In the twilight of July 1, 1916, 25-year-old Charles Vansant bled to death in a beachfront hotel in New Jersey. Several men had pulled his maimed body from the water.
Five days later, bellhop Charles Bruder, 27, was killed during an afternoon swim along the Jersey Shore. Beachgoers gathered around his legless remains.
The following week, 10-year-old Lester Stilwell was swimming in Matawan Creek (also in New Jersey) with his friends when he was eaten alive. Naked and covered in mud, the terrified boys ran down Main Street screaming that there was a shark in the water.
But people were skeptical. They thought Stilwell, who was epileptic, had drowned. Some had been dismissive of the newspaper reports that said sharks had killed swimmers on the coast, because Americans at this time were fairly certain … sharks didn't bite people.
People knew sharks ate the flesh of other ocean creatures, but there was dispute over whether they would—or could—bring down a human. But after the attacks in New Jersey in 1916, what were once thought to be frightening-looking yet essentially benign animals became man-eating predators. This new attitude brought us Jaws and Sharknado, and it’s seen in the response to real-life shark attacks. But it took the New Jersey attacks more than a century ago to remind humans just where they are on the food chain.
When Watson Fisher, a tailor, went into the creek to look for Stilwell, he was attacked as well. He later died of blood loss. Thirty minutes later, a shark bit 14-year-old Joseph Dunn’s leg. Dunn’s brother and a local sea captain pulled him to safety.
That night, some of the local men fought back. They tossed sticks of dynamite into the creek.
On the day Stilwell’s body was found, President Woodrow Wilson called a Cabinet meeting. The White House agreed to give federal aid to “drive away all the ferocious man-eating sharks which have been making prey of bathers,” according to a July 14, 1916 article in the Philadelphia Inquirer.
Eventually, an eight-foot juvenile great white shark was pulled from the New Jersey waters. Its stomach contained human remains.
How we used to think about sharks
Millionaire and athlete Hermann Oelrichs was sure that no shark had ever bitten a human.
He was so sure that in 1891, Oelrichs offered $500 ($12,000 in today’s dollars) to anyone who could prove him wrong. He was so sure that once, when he hosted a party at his seaside home, he jumped in the water with a shark to settle a $250 bet with his guests, according to an 1891 Pittsburg Dispatch article.
Some partygoers screamed and covered their eyes. Others called for help. But the fish swam away, possibly frightened by the splash. Oelrichs later repeated this stunt on his yacht.
He was not alone. Many—though not all—scientists of the day believed sharks were harmless. Reports of American shark attacks were often dismissed as fisherman’s tales.
According to Michael Capuzzo’s 2001 book on the attacks, Close to Shore: The Terrifying Shark Attacks of 1916, scientists at the American Museum of Natural History in New York cited Oelrichs as scientific evidence that man-eating sharks did not exist.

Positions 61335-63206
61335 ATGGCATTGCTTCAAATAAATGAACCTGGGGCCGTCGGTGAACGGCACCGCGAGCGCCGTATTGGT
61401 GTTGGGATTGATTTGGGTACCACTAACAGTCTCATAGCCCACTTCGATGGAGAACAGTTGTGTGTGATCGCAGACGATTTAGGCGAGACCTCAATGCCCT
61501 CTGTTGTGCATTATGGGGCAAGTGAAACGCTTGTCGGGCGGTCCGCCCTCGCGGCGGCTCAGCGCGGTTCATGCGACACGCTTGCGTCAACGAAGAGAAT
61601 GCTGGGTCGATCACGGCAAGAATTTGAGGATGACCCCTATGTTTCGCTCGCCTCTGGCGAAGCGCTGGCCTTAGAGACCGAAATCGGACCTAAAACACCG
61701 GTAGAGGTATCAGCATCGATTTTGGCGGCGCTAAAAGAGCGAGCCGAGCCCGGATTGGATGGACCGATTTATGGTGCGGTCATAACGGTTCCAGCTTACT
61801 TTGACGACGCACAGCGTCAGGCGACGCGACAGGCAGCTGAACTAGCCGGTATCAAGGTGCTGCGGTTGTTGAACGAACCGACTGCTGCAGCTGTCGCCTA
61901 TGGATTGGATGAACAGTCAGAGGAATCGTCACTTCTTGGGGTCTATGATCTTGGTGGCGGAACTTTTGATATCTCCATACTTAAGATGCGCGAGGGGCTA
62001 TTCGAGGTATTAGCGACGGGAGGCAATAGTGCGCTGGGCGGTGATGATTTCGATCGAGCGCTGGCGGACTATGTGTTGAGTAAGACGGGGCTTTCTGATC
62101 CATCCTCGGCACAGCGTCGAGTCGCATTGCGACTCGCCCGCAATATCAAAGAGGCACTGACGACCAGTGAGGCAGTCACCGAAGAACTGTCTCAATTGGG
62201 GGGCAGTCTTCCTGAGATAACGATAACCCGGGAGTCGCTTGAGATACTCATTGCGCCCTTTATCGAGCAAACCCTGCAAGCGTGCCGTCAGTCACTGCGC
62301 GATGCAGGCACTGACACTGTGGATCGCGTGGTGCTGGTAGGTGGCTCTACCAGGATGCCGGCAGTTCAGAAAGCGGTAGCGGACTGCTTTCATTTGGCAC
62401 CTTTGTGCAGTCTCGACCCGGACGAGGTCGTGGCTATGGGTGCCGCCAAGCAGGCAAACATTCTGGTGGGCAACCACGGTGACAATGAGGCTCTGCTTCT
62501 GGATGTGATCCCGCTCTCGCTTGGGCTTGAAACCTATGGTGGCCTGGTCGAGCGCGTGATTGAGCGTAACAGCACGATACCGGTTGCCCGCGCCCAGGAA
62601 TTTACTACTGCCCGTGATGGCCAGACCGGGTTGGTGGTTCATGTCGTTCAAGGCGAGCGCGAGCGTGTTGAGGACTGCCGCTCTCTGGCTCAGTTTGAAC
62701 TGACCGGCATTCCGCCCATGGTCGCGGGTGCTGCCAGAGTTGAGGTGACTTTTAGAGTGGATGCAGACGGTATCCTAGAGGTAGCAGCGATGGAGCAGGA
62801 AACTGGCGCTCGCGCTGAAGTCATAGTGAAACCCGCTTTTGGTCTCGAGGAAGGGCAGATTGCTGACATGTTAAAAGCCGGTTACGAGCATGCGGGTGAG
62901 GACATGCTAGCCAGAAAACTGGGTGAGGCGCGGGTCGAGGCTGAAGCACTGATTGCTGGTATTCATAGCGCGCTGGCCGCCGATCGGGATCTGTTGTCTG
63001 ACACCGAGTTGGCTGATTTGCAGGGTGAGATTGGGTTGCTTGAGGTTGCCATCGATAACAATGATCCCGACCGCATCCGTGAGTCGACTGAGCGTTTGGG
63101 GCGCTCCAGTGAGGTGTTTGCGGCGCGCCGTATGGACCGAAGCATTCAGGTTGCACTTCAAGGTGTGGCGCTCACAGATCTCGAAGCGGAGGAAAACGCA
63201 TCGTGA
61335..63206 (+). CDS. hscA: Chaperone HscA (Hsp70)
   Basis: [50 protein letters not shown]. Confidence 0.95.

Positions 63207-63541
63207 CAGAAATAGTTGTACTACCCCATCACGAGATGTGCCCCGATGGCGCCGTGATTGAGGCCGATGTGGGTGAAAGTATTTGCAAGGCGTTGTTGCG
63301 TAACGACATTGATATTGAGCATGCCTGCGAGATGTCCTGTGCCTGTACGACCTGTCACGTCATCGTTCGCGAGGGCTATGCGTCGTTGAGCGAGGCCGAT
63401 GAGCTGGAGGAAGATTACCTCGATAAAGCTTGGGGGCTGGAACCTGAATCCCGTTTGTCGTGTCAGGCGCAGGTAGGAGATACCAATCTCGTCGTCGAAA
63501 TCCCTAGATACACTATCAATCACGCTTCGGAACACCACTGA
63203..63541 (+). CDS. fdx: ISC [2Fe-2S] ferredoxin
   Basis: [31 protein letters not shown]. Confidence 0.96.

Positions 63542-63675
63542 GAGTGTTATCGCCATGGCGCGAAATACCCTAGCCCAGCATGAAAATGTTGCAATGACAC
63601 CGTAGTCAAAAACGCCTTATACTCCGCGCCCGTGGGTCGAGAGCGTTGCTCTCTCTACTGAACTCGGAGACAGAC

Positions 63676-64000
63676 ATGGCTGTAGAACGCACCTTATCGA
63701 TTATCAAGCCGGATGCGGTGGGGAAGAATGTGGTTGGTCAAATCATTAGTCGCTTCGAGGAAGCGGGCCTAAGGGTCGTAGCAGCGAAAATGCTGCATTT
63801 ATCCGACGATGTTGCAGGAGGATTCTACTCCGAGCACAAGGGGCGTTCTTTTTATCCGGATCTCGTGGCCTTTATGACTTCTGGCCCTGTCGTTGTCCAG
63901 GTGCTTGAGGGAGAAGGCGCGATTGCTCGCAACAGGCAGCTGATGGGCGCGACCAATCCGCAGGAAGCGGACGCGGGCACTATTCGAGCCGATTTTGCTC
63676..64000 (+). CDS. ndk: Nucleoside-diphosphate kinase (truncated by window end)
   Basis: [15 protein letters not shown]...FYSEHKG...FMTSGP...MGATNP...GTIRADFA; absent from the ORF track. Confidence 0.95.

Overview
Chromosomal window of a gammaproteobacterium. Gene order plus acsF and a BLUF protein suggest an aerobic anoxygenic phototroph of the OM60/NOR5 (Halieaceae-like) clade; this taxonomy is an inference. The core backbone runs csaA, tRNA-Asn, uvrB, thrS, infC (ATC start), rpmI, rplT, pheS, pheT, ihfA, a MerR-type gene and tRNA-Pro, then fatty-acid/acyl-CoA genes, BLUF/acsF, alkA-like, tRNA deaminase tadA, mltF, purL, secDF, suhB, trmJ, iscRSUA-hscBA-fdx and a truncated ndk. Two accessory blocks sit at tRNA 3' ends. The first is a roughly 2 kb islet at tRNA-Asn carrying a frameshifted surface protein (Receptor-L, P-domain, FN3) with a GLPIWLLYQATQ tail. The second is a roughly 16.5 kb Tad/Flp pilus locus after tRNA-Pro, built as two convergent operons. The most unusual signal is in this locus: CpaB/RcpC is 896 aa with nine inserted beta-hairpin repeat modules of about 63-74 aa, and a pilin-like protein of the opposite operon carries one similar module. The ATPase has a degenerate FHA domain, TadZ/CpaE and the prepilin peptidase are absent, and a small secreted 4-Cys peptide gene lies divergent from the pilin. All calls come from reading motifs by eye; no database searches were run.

When John Treadwell Nichols, assistant curator of the Department of Recent Fishes at the museum, examined the body of Charles Bruder, the bellhop killed in New Jersey, he declared an orca, or killer whale, had killed him, not a shark, writes Capuzzo. A prominent ichthyologist (fish scientist), Nichols did not believe a shark could kill a human.
Some suggested it was a massive sea turtle, or a school of sea turtles that snapped at Bruder and Vansant, says George Burgess, director of the Florida Program for Shark Research and curator for the International Shark Attack File.
Scientists had a loose grasp on shark behavior.
“There were all kinds of misconceptions,” Burgess says. “At least one school of thought at the time was this was all stuff of rumors and fabrications.”
In an August 2, 1915 New York Times editorial, “Let Us Do Justice to the Sharks,” included in Close to Shore, the editors wrote, “To this day, there is nothing that will so quickly set a crowd of swimmers scurrying for our beaches as the sight of a shark’s fin in the offing … that sharks can properly be called dangerous, in this part of the world, is apparently untrue.”
Burgess says as the bites continued, it eventually became obvious that sharks were attacking.
The ocean is still wild
Attacks attributed to a single shark are extremely uncommon.
Burgess says he knows of only a handful of other examples, such as a series of attacks off the Red Sea resort Sharm el-Sheikh in Egypt in 2010, when one tourist was killed and three gravely injured by an oceanic whitetip.
There’s some debate if a bull shark was responsible for the deaths in Matawan Creek because they are known to inhabit fresh and brackish waters; however, Burgess says the evidence points to the young great white. (Watch: "Attack of the Mystery Shark: Is a Bull or Great White Shark the Culprit?")
The New Jersey shark attacks sent a message to people in the United States. They said the ocean is still wild. Ocean swimming was a relatively new form of entertainment in 1916. When Americans embraced it, they took their first step into the world of sharks. The culture shock was natural, says Burgess.
“It was a unique situation then, [but] it clearly doesn’t matter where it occurs and when,” Burgess says. “Whenever a community encounters a number of incidents in a short period of time, the community reacts more or less the same … The usual order of things is usually fear, followed by denial, followed by revenge, and then followed by some rational or scientific approach to the problem. It’s a timeless and cultural-ist reaction.”
Follow Matt McCall on Twitter.
This story was first published on June 30, 2016 and updated on June 12, 2019.